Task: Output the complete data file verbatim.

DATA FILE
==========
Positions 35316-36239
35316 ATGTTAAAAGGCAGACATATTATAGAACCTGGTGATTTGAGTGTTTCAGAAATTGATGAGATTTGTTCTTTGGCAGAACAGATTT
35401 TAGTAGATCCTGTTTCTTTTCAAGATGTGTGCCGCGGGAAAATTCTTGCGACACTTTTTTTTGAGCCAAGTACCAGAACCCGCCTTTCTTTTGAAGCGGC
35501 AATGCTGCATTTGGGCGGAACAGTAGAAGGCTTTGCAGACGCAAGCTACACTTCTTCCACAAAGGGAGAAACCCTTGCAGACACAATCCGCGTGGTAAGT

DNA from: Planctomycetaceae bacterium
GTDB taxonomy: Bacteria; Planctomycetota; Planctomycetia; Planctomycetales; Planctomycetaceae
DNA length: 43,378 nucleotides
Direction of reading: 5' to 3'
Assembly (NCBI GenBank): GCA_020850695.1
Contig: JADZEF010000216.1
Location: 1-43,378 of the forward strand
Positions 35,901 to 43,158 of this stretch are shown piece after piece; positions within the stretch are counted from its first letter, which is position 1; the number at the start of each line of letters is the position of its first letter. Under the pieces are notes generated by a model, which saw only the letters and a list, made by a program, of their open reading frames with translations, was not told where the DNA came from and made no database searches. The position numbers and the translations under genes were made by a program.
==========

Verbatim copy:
Positions 35316-36239
35316 ATGTTAAAAGGCAGACATATTATAGAACCTGGTGATTTGAGTGTTTCAGAAATTGATGAGATTTGTTCTTTGGCAGAACAGATTT
35401 TAGTAGATCCTGTTTCTTTTCAAGATGTGTGCCGCGGGAAAATTCTTGCGACACTTTTTTTTGAGCCAAGTACCAGAACCCGCCTTTCTTTTGAAGCGGC
35501 AATGCTGCATTTGGGCGGAACAGTAGAAGGCTTTGCAGACGCAAGCTACACTTCTTCCACAAAGGGAGAAACCCTTGCAGACACAATCCGCGTGGTAAGT

DNA from: Planctomycetaceae bacterium
GTDB taxonomy: Bacteria; Planctomycetota; Planctomycetia; Planctomycetales; Planctomycetaceae
DNA length: 43,378 nucleotides
Direction of reading: 5' to 3'
Assembly (NCBI GenBank): GCA_020850695.1
Contig: JADZEF010000216.1
Location: 1-43,378 of the forward strand
Positions 35,901 to 43,158 of this stretch are shown piece after piece; positions within the stretch are counted from its first letter, which is position 1; the number at the start of each line of letters is the position of its first letter. Under the pieces are notes generated by a model, which saw only the letters and a list, made by a program, of their open reading frames with translations, was not told where the DNA came from and made no database searches. The position numbers and the translations under genes were made by a program.